Removal/Swarm/Honey/Beekeeping FAQ

Q: What is the difference in a *SWARM* and a hive or colony?

A:  A swarm is part of the honeybee hive’s way of reproducing.  As a quick answer – during the spring (when we’re past the spring equinox, and nighttime temperatures are higher than 50 degrees (F), the bees start building up brood (eggs, larvae, and nurse bees).  When they have too many bees for their enclosed space, the bees start the process of creating a new queen from one (or more) of the young larvae, and the old queen leaves with the majority of the adult forager bees.  They can fly anywhere from a few feet from their old location up to about 1/4 mile from the old location (or farther if needed).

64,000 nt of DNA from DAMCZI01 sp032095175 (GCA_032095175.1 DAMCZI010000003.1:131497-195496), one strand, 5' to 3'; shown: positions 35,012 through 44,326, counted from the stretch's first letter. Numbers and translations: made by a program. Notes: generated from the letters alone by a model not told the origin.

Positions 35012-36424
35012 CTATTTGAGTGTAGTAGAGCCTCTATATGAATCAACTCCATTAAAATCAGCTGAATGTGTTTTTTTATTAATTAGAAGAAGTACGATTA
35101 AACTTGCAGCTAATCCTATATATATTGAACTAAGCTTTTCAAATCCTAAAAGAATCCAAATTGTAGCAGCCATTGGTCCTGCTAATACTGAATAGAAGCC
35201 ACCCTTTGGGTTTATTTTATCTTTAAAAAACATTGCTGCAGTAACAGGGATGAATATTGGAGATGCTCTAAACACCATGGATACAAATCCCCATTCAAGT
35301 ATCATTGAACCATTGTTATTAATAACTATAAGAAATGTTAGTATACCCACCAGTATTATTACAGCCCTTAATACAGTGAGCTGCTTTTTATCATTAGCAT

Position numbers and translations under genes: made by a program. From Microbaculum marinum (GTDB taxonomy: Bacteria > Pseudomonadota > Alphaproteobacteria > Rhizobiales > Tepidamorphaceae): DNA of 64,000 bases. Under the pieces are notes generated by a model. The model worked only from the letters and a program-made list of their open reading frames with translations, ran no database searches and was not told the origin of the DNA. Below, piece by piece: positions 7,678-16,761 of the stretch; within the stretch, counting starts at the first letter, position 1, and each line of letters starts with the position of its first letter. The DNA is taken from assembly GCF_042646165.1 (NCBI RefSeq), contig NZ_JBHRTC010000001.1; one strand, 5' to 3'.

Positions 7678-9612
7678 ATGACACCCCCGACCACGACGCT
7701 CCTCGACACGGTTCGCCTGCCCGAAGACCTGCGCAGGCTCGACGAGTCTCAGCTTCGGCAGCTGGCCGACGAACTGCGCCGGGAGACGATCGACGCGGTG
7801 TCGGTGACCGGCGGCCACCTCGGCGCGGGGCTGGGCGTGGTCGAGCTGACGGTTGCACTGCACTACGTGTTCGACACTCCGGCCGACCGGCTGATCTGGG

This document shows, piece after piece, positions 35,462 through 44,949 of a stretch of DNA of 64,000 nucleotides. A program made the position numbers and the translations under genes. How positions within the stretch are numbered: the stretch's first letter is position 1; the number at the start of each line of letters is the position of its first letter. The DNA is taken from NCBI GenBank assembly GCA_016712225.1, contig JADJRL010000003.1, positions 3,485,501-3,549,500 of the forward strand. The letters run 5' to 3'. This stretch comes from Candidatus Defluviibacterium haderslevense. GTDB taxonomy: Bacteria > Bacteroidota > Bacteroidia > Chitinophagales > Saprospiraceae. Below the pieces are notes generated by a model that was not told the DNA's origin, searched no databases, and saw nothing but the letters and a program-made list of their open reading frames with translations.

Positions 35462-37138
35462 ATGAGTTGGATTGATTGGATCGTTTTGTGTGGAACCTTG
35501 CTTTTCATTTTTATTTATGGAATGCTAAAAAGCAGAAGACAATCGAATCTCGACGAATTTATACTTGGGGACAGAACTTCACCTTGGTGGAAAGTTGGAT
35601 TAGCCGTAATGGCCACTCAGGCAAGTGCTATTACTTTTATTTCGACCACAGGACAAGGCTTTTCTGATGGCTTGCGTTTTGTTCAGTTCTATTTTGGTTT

The queen is large, and cannot fly very far – so when she rests on a tree branch or the side of a building, the other bees cluster around her to protect her.    A swarm has NOT established a cavity or location to be their home.   Once a swarm finds an acceptable spot in which to call home, they fly/march into the new home.   At this point – they start building wax comb, and have an established (albeit young!) hive/colony.

Q:  I’ve heard that some beekeepers will take bees for free…

A:  Some may.    The woodenware (box) costs money to buy or make.  There are frames inside that also cost money to buy.  These are real costs associated with the rescue of feral (wild) honeybees, plus labor and time/gas.  An average hive that has been through a re-homing (and survives!) will not produce excess honey until the following year.  Special knowledge of honeybees and tools are needed for removing honeybees successfully.

Q:  What are Rex’s removal fees?

A:  *Swarm* pickup:  $125.00  *minimum* (as of 5-25-2015).   This is because of the cost of the woodenware, frames, and drive-time, and labor time.  It can often take an hour (or longer) and several tries to get the bees to orient to the catch-box.  If the queen is located, this becomes much easier.